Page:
Working with agencies is-understandably-more expensive than hiring individual freelancers. That said, Kelsey Meyer, writing for Entrepreneur, shares another benefit to agency engagements that might interest some companies: the ability to scale content campaigns quickly.
3. Manage Your Outsourced Content Team
Whether you opt to work with a solo freelancer or a larger agency, know that even “fully” outsourcing your content marketing is rarely hands-off. If you’re handling strategy planning internally, individual freelancers will need instructions and guidance. Agency contracts, on the other hand, may need to be monitored to ensure you get the results you’ve paid for.
John Jantsch of Duct Tape Marketing shares the practical implication of these needs:
“If, however, you want to outsource anything in an effective manner you’ve got to do the work to create systems, processes and routines that ensure a high quality collaboration experience and a high quality end product.”
The types of systems, processes and routines you’ll need to build depend on the way you’ll outsource your content marketing. Keep in mind that, in many cases, you’ll be outsourcing to a remote worker or team you won’t be able to check up on in person.
There are plenty of online project management systems – such as Basecamp, Trello and Asana – that can be used to coordinate across regions and time zones. However, one of the best things you can do to keep your remote teams on track is to set clear expectations and hold your outsourced workers accountable.
4. Outline Clear Expectations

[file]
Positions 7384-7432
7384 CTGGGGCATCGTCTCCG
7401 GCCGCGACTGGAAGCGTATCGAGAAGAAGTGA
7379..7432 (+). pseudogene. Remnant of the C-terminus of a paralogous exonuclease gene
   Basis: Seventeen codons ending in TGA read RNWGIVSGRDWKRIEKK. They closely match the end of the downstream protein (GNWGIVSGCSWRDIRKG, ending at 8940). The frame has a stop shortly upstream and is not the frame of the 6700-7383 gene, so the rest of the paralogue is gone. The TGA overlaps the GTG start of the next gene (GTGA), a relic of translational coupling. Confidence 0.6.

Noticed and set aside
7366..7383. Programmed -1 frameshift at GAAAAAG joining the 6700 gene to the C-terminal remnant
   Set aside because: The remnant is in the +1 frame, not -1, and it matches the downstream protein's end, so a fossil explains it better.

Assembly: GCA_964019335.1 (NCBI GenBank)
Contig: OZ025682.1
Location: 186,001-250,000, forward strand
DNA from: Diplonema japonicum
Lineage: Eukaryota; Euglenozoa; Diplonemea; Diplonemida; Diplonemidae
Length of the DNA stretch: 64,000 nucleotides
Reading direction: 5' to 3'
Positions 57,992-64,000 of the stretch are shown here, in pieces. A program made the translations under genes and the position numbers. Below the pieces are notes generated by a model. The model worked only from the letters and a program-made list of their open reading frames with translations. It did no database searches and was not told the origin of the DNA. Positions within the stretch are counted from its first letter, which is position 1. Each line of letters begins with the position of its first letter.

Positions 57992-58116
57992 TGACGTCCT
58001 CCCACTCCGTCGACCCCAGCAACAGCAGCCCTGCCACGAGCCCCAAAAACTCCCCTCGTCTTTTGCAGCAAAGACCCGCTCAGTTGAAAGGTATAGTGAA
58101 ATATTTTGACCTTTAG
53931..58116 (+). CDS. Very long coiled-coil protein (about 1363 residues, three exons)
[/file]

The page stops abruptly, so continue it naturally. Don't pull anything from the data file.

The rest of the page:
Wagepoint’s “Epic Guide to Employee Management” offers the following suggestion:
“Ensure that every employee under you is clear on what is expected of them and their role in the workplace. Whatever actions or behaviors you want to see in the employee need to be made known to them. Take the time to talk with the employee and go over what’s important to you, as well as the organization, and how the employee can help achieve the team’s goals.”
These recommendations hold true whether you’re handling some or all of your content marketing needs in-house with paid employees, or whether you’re outsourcing your projects to a freelancer or agency.
Make sure all the members of your team know what’s expected of them. Then, hold them accountable for the results you’ve requested. Yes, it’s slightly more effort than fully outsourcing your content marketing campaigns, but it will ensure you get the maximum value out of both the arrangements you create and the money you invest in them.
This is an archived post from the FreshBooks Blog and was originally published in April 2017.
about the author
Sujan is a leading expert in digital marketing. He is a hard working & high energy individual fueled by his passion to help people and solve problems. He is the co-founder of Web Profits, a growth marketing agency, and a partner in a handful of software companies including Mailshake, Narrow.io, Quuu, and Linktexting.com. Between his consulting practice and his software companies, Sujan’s goal is to help entrepreneurs and marketers scale their businesses.